Tom Waits

Tom Waits

God"s Away On Business

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My Gravelly Voice

There's no one really in show business in my family but there were two relatives who had an effect on me very young and shaped me in some way. They were Uncle Vernon and Uncle Robert. I always hated the sound of my voice when I was a kid. I always wanted to sound more like my Uncle Vernon, who had a raspy, gravelly voice. Everything Uncle Vernon said sounded important, and you always got it the first time because you wouldn't dare ask him to repeat it.Eventually, I learned that Uncle Vernon had had a throat operation as a kid and the doctors had left behind a small pair of scissors and gauze when they closed him up. Years later at Christmas dinner, Uncle Vernon started to choke while trying to dislodge an errant string bean, and he coughed up the gauze and the scissors. That's how Uncle Vernon got his voice, and that's how I got mine

Hold On

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Wednesday, January 30, 2008

Vietnam - Don't Even Turn The Car Off



This Old Clotheshorse likes the sweater, the turned up sleeves, the tall neck. Oh yeah the flowers in the gun barrels too. So I am wondering about the hipster in question and turn to The Keeper of the Graveyard since I know he knows these things.

Turns out the hipster is none other than Joel Tournabene.

"So who's Joel Tournabene, Tom?"

"He's in the concrete biz. Mob guy. He was the grandson of Sam Giancana from Chicago. He did some yard work for me, and I hung out with him most of the time. He died in Mexico about five years ago. He was a good friend of [producer/composer] Hal Wilner, and he was a good guy. He had an errant--I don't know how to put this--he used to go around, and when he saw something he liked in somebody's yard, he would go back that night with a shovel, dig it up and plant it in your yard. We used to get a kick out of that. So I stopped saying, 'I really like that rosebush, I really like that banana tree, I really like that palm.' Because I knew what it meant. He came over once with twelve chickens as a gift. My wife said, 'Joel, don't even turn the car off. Turn that car around and take those chickens back where you found them.' He was a good friend, one of the wildest guys I've ever known."

"How's It Gonna End?"

"...Drag your wagon and your plow

Over the bones of the dead

Out among the roses and the weeds

You can never go back

And the answer is no

And wishing for it only

Makes it bleed

Joel Tornabene was broken

On the wheel..."

Tuesday, January 22, 2008

Down At The Tropicana



Thing is, we are down at the Tropicana.

Rikki is in the background,

soon to take the foreground.

What a vagabond.

Singing 'Easy Money' at The Troubadour

gotta ask yourself, what for?

Some romantic dreamer

stuck in the wrong time zone.

Gotta buy a pair of high heels

falling off your shoes in low style

Santa Monica Boulevard

looking like a little girl.

I wish I was in New Orleans

stealing my own car

with a beret and a mojo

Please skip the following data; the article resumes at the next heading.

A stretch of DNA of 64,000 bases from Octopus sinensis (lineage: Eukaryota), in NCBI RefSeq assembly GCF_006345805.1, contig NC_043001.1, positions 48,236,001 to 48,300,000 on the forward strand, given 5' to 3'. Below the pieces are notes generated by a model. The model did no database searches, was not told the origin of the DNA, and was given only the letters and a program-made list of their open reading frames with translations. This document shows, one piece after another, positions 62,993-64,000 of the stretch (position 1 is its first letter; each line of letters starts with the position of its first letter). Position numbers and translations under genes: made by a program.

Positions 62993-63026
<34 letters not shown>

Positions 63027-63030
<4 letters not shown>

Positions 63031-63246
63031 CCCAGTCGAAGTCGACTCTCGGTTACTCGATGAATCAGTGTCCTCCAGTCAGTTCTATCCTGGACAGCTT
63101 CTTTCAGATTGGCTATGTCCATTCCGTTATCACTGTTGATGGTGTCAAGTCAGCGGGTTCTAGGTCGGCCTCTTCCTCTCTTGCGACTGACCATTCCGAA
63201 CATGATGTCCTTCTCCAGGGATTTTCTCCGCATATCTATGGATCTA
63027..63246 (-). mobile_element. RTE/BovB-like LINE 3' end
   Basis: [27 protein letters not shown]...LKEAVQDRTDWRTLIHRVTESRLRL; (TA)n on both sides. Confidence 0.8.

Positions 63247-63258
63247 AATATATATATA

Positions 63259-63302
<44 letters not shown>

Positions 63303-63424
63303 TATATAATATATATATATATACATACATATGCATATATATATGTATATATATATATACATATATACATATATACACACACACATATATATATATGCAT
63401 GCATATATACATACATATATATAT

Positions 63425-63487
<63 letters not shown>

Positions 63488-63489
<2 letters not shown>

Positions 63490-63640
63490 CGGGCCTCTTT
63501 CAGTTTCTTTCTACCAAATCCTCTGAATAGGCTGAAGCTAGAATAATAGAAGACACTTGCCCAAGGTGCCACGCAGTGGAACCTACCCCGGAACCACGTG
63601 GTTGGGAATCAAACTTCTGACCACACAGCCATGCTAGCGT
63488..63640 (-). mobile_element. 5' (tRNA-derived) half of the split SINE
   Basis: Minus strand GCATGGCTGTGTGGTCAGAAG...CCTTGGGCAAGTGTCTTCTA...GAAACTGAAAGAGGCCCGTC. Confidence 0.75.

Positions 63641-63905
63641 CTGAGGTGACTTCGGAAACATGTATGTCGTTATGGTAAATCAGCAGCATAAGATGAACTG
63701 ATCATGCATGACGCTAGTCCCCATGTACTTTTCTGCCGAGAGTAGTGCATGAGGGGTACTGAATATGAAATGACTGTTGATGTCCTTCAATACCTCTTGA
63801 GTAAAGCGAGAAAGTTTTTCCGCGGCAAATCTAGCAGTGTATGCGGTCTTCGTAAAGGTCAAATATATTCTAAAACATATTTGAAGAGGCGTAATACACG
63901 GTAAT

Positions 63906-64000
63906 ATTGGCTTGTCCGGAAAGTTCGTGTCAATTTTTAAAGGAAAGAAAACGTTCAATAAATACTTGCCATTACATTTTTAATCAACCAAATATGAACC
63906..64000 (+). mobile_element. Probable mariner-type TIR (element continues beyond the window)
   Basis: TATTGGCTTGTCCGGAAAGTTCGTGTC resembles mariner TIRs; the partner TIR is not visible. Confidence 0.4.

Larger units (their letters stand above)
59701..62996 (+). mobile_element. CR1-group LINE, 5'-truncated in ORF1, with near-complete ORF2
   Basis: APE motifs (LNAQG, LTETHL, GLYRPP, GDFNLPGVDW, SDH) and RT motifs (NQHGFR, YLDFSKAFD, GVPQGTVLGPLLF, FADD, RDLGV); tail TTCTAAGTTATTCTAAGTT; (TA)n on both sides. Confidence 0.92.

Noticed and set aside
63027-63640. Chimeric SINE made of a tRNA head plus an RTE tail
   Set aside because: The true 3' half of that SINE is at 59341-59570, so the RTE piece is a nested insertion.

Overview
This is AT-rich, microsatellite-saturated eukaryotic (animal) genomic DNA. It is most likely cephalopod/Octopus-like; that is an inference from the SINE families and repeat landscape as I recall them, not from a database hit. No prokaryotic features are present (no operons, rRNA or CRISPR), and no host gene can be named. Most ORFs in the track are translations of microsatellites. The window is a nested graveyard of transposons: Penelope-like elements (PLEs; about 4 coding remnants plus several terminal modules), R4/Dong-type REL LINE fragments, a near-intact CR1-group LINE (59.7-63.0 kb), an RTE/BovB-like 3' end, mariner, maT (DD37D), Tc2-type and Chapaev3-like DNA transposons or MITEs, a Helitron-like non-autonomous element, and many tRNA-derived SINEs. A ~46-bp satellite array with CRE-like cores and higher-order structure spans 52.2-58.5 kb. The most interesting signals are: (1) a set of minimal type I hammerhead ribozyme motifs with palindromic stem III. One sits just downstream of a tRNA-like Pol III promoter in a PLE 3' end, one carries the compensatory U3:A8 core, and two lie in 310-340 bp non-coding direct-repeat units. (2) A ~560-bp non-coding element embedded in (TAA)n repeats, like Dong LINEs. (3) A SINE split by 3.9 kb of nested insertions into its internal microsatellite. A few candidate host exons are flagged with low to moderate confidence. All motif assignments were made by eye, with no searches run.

taking it all too far.

Just swimming and imagining

feeling like a movie star

Little Amy playing pi-an-o

singing Wish Upon A Star.

Walking round the same streets

jazz side of life.

I really am that girl.

I'm really not that wife.

Young blood and coolsville

Chuck. E.'s out of love

lost in the bullshit

swallowed up in drugs.

Filling in the darkness

L.A. streets at night

things I saw as a little girl

empty and quiet.

Life, so serious

and hard

and cruel.

In the Salvage Business


This old clotheshorse was wondering about Chuck E. Weiss recently. That other old clotheshorse set him to the wise.


"Chuck E. Weiss is a mensch, a liar, a monkey, and a pathological Vaudevillian. He is a distant relative of Houdini's; he's a praying mantis riding an egret through a bad neighborhood. He's a reverend waving a pistol around. Basically, he's in the salvage business and you should do everything he tells you."

The Devil Incarnate


So Mr. Nick is thinking souls, is thinking imaginarium. Valentina is the prize, but the prize is the deal, the bet. There is not a song he has written that promises anything less.


Parnassus is trying to bring amazement to people, and not doing a very good job of it, because they aren't paying attention to him. But if they will enter his mirror, and allow their imagination to mix with his, they enter these extraordinary worlds, and they come back transcendent -- or they strangely disappear...

Monday, January 7, 2008

Straight Trees and Crooked Trees

My kids are starting to notice I'm a little different from the other dads. "Why don't you have a straight job like everyone else?" they asked me the other day. I told them this story: In the forest, there was a crooked tree and a straight tree. Every day, the straight tree would say to the crooked tree, "Look at me...I'm tall, and I'm straight, and I'm handsome. Look at you...you're all crooked and bent over. No one wants to look at you." And they grew up in that forest together. And then one day the loggers came, and they saw the crooked tree and the straight tree, and they said, "Just cut the straight trees and leave the rest." So the loggers turned all the straight trees into lumber and toothpicks and paper. And the crooked tree is still there, growing stronger and stranger every day.
"On Sundays, we'd always visit Uncle Robert, who was the organist at a methodist church in La Verne, California. Uncle Robert had a pipe organ in his house that went right through the roof. When he would play he would smear all the notes together like hot melted crayons and the whole house would shake.I remember his house was a complete mess; his clothes were everywhere, his bed was never made. "Now this is show business," I thought to myself. I asked my mom why I couldn't keep my room like Uncle Robert's, and she said, "Tom, your Uncle Robert is blind."
 
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